• 02 March, 2024
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China “Pushes the Boundaries” with its expanding borders

Tue, 13 Feb 2024   |  Reading Time: 7 minutes

Beijing [China], February 13 (ANI): In late 2021, Chairman Xi Jinping famously told President Joe Biden, “Aggression or hegemony is not in the blood of the Chinese nation. Since the founding of the people’s republic, China has never started a single war or conflict, and has never taken one inch of land from other countries.” However, such a claim is demonstrably false, as China recklessly pushes forward its boundaries on land and at sea.
Including Bhutan and India, along their shared rugged, mountainous frontier, China is pushing forward wherever it can to forge a fait accompli on the ground. It is doing the same with illegal territorial claims in the South China Sea and attempting the same in Japan’s Senkaku Islands.
The Center for Strategic and International Studies (CSIS) in the USA provided an assessment of new People’s Liberation Army (PLA) infrastructure near the Indian border. It noted, “China is currently undertaking a major expansion of its infrastructure that is enhancing its ability to project military power along its western frontier” in both Tibet and Xinjiang.
The CSIS report revealed China is constructing or upgrading dozens of airports and heliports, supplemented by new roads, rail and other infrastructure that enhance PLA logistics by permitting greater quantities of troops, weapons and supplies to be shuttled closer to the frontier.
It added, “The pace of development in the region accelerated following standoffs and skirmishes between China and India along disputed portions of their border in 2017 and 2020.” The 2017 reference is to the Doklam Plateau, where PLA engineers attempted to build a road. Even more serious was the outbreak of bloody violence at Galwan Valley in Eastern Ladakh in 2020.
In the rugged and unforgiving high-altitude terrain of Tibet and Xinjiang, airports and heliports grow exponentially in importance. They are vital for moving personnel and equipment into the area, plus they serve as launch pads for reconnaissance assets and potentially strike missions.
CSIS assessed: “The airpower buildup taking place on China’s western frontier is sweeping in scale. Based on analysis of satellite imagery and other open-source material, China Power has identified 37 airports and heliports within Tibet and Xinjiang that have been newly constructed or upgraded since 2017 … At least 22 of these are identifiable as military or dual-use facilities, or are expected to be once they are completed. The pace of this activity sped up significantly in 2020. That year alone, China began constructing seven new air facilities and initiated upgrades at seven others.”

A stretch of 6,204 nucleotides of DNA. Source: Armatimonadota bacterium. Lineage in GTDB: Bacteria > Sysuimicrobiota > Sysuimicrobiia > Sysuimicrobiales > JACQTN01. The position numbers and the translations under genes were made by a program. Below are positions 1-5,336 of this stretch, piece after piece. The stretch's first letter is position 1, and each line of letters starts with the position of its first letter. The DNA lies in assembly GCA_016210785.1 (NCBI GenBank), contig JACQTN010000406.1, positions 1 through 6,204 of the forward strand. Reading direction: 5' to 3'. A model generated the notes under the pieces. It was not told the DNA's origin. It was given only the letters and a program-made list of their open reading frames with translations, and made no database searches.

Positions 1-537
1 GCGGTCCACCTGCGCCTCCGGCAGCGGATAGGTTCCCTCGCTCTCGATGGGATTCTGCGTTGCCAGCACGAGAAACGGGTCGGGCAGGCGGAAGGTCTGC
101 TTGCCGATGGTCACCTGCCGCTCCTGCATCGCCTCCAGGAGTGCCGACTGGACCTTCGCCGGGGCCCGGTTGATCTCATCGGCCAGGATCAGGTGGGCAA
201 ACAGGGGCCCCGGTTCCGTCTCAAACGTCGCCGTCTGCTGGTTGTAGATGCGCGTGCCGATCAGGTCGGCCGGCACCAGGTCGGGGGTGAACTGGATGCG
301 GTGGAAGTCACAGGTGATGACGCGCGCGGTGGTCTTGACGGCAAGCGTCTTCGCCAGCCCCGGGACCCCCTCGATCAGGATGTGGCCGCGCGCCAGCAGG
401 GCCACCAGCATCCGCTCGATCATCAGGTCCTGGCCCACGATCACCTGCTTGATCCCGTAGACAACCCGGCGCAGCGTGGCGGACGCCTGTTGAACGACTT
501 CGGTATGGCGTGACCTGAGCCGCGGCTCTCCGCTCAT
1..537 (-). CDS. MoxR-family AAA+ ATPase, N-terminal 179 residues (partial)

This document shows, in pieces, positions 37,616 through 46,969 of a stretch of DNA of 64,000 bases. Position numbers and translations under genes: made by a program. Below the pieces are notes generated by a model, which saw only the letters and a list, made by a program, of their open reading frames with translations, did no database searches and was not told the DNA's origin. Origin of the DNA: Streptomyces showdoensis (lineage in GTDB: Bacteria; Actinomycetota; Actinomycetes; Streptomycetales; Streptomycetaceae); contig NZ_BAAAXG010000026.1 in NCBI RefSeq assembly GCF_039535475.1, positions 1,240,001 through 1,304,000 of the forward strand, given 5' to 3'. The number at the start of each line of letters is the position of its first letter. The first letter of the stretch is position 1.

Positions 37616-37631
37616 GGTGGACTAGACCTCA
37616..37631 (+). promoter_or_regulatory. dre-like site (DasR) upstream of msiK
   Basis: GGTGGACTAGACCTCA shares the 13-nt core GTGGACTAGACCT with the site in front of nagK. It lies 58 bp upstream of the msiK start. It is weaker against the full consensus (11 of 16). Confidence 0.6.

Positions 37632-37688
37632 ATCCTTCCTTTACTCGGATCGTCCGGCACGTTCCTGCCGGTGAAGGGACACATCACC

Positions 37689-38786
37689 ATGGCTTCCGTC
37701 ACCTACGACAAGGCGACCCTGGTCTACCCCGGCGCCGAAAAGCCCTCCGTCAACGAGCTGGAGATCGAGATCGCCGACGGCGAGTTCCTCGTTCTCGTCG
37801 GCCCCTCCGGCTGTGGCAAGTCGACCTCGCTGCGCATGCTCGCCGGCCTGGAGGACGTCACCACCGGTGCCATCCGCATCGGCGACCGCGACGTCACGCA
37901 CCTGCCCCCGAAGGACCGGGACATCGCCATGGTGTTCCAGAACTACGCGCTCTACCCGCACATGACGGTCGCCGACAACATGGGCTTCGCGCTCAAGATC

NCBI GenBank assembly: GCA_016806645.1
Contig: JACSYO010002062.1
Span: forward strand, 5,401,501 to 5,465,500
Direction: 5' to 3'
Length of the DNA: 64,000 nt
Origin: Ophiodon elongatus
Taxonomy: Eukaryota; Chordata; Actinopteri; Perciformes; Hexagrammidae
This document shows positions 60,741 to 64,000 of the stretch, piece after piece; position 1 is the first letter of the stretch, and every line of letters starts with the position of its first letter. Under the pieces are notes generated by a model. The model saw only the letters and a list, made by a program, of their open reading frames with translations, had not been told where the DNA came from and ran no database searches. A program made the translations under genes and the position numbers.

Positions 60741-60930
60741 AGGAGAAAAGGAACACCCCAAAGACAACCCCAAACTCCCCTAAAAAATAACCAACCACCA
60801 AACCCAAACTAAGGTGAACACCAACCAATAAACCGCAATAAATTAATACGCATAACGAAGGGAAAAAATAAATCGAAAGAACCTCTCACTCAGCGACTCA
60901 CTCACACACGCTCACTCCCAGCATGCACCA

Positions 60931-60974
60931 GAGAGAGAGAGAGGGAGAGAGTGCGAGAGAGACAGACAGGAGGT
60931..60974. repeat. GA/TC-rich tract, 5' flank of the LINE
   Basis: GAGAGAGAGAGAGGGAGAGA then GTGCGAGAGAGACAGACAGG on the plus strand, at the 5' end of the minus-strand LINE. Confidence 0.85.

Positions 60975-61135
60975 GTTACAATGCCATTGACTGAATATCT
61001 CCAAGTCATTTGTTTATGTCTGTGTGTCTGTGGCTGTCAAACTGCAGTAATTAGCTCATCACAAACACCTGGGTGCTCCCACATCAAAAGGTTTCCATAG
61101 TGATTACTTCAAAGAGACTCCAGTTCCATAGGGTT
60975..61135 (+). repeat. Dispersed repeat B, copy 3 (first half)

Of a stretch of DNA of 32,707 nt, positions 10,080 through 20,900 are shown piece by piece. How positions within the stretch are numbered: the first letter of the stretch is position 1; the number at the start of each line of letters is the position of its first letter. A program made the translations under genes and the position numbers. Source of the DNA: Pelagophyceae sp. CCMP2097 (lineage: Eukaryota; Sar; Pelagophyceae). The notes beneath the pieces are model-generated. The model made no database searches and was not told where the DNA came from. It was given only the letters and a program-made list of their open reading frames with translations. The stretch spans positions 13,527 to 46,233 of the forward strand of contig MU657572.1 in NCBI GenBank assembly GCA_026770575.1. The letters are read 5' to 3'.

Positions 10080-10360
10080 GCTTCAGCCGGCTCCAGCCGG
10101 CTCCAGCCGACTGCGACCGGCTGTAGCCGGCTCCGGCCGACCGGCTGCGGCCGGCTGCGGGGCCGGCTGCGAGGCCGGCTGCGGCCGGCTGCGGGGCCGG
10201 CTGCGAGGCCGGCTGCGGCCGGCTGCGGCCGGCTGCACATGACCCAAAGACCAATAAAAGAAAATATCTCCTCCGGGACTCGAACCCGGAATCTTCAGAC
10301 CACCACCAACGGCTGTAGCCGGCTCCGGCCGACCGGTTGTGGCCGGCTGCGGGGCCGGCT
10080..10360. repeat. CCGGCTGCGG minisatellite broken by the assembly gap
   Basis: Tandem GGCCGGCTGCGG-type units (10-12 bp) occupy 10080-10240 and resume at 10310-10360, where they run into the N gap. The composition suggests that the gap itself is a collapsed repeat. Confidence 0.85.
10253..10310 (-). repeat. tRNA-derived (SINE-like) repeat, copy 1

Much of the construction is occurring in Tibet. All five existing dual-use airports have received new terminals, hangars, aprons and runways since 2017, while four new airports have been constructed less than 60km from the Indian border. For example, Lhuntse, Ngari-Burang and Shigatse Tingri Airports fill glaring gaps in the PLA’s coverage. The dual-use Shigatse Peace Airport is the closest to Doklam, and it has received a large underground facility that has at least three entrances.
CSIS added: “The PLA is also significantly scaling up its ability to conduct helicopter-based operations through the construction of at least five new heliports in Tibet, and the upgrading of two heliports. These heliports, which are operated by PLA Army aviation units, are dotted throughout Tibet, stretching from Rutog County in the west to Nyingchi City in the east. The addition of these heliports stands to significantly enhance PLA operations in the mountainous region, since helicopters are capable of manoeuvring in ways that aeroplanes and ground equipment cannot.”
As for Xinjiang, at least 15 airports have been upgraded since 2017, seven of which are military or dual-use. One example is Hotan, 240km from the Indian border. It has a new runway, additional tarmacked areas and an expanded air defense complex.
Three new airports have started construction in Xinjiang since 2019, including Tashkorgan near the border junction with Pakistan, Afghanistan and Tajikistan.
Nonetheless, CSIS explained: “Despite the military benefits that China’s investments in the region have brought, the PLA faces several notable disadvantages compared to India. Much of China’s side of the border is situated on the highest portions of the Tibetan Plateau, which is often described as the ‘roof of the world’, owing to its high elevation. Twenty of China’s airports and heliports within Xinjiang and Tibet are located more than 3,000m above sea level…”